Please use this identifier to cite or link to this item: http://hdl.handle.net/1783.1/4487

Prediction techniques used in motion estimation and image compression

Authors Ng, Alan Chi Kit
Issue Date 1998
Summary Living in an Era of information, we will encounter a lot of multimedia content in our daily life. In particular, image and video data are the most common information transmitted throughout World Wide Web, Internet and most of the networks. Since we want real time transmission with the minimum delay, we have to make the transfer as fast as possible. Increasing the bandwidth is a direct and easy way to achieve the speed requirement. However, we cannot indefinitely increase the bandwidth and it is not cost-efficient. Also the bandwidth should be reserved for other kinds of communication in order to fully utilize the valuable bandwidth. It seems that to reduce the amount of video/image data to be transmitted is the only option for us. This leads to nowadays' state-of-the-art video/image compression standards. Video compression standards use a sophisticated prediction scheme to exploit the large temporal redundancy between successive frames of the video sequences. This scheme is called Motion Estimation. Motion Estimation is one of most computational intensive parts of the entire video encoding process. For high quality video compression, Full-search (FS) is chosen for the motion estimation algorithm. FS can always give the most accurate motion prediction and provide the best picture, but the computational requirement is just too heavy. Even advanced and sophisticated hardware chips are available to address this problem, we still want to have some less expensive software-based video encoding solution. In this Thesis, a new fast motion estimation algorithm will be introduced. It is based on (1) Search window sub-sampling (SWS), and (2) Key Feature Pixels (KFP). SWS is used to achieve a speed-up factor of about 4 (compared with FS). The use of KFP is a more efficient and accurate way to extract the features from a macroblock for block matching. And it can further achieve another 4 or 8 times speed-up upon SWS. The algorithm combines both techniques to achieve comparable results at 16 or even 32 faster than FS. The performance (in term of MSE) of the proposed algorithm is in-between Three-Step Search (TSS) and FS. Thus, we have gained both higher speed and higher accuracy in comparison with conventional fast motion estimation algorithms. In the second part of this Thesis, a new color image compression algorithm will be introduced. The original idea for the algorithm is a wild one that we try to encode an image as a video sequence, and use low bit-rate video compression standards (like H.263) to compress it. An image is sub-sampled into 16 smaller frames, and these 16 frames are regarded as a small-motion sequence. With the new motion estimation algorithm introduced in the first half of the Thesis, we may achieve a more accurate temporal prediction upon these frames. However, experimental results showed that motion estimation is just playing a very insignificant role in encoding this kind of 'sequences'. As a result, we have replaced the low bit-rate video coding with a better prediction scheme. This prediction scheme made use of the difference pyramid structure. Combined with the use of DCT, the algorithm can more efficiently exploit the redundancy that exists within the image. It is a DCT-based algorithm such that it can provide a scalable compression ratio to suit different requirements. The manipulation of the image as a difference pyramid supports progressive trans-mission of the image. It is specially important and practical in nowadays' intemet applications.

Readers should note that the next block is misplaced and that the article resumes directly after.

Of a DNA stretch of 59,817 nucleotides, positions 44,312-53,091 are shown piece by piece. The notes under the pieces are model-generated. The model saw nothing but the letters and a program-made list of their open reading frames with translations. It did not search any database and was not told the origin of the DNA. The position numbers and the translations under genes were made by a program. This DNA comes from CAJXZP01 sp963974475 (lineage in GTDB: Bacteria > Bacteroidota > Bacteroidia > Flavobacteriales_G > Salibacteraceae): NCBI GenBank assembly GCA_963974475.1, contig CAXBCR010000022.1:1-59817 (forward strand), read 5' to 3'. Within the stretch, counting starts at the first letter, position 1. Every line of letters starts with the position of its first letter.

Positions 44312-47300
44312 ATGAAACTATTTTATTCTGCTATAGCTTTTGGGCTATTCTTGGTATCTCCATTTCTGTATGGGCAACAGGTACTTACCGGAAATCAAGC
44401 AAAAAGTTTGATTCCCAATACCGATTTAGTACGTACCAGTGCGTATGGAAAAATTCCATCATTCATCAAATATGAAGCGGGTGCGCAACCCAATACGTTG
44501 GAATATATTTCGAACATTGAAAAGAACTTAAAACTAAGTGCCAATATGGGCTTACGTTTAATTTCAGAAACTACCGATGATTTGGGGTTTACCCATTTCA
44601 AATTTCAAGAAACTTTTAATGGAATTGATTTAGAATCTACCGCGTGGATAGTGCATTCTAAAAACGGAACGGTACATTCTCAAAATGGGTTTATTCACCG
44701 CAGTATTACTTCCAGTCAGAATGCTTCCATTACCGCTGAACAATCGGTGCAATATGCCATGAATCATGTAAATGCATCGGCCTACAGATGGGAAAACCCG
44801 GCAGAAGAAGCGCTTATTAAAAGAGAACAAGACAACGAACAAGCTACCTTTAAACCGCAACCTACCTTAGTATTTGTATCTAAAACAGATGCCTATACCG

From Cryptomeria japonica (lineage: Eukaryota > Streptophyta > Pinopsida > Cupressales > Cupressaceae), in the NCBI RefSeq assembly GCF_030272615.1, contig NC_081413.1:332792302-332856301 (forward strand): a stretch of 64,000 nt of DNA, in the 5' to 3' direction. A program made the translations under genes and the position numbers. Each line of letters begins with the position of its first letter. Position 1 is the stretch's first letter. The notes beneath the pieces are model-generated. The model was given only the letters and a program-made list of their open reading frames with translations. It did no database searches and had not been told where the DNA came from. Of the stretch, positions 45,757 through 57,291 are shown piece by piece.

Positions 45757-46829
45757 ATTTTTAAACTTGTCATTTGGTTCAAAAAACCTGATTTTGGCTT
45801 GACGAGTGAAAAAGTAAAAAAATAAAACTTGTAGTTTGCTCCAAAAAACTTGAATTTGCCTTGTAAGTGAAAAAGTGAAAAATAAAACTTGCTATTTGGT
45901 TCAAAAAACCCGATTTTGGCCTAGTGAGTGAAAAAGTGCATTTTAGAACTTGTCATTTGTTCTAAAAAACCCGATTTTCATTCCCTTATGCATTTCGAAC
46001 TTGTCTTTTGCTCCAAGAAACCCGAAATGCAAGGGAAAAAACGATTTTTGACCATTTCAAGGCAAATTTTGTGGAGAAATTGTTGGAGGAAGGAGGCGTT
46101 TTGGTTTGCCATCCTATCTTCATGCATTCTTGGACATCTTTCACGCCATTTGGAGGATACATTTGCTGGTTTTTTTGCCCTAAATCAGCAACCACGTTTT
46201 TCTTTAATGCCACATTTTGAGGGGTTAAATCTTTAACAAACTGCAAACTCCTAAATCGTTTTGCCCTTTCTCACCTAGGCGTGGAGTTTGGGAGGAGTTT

Note Thesis (M.Phil.)--Hong Kong University of Science and Technology, 1998
Subjects
Language English
Format Thesis
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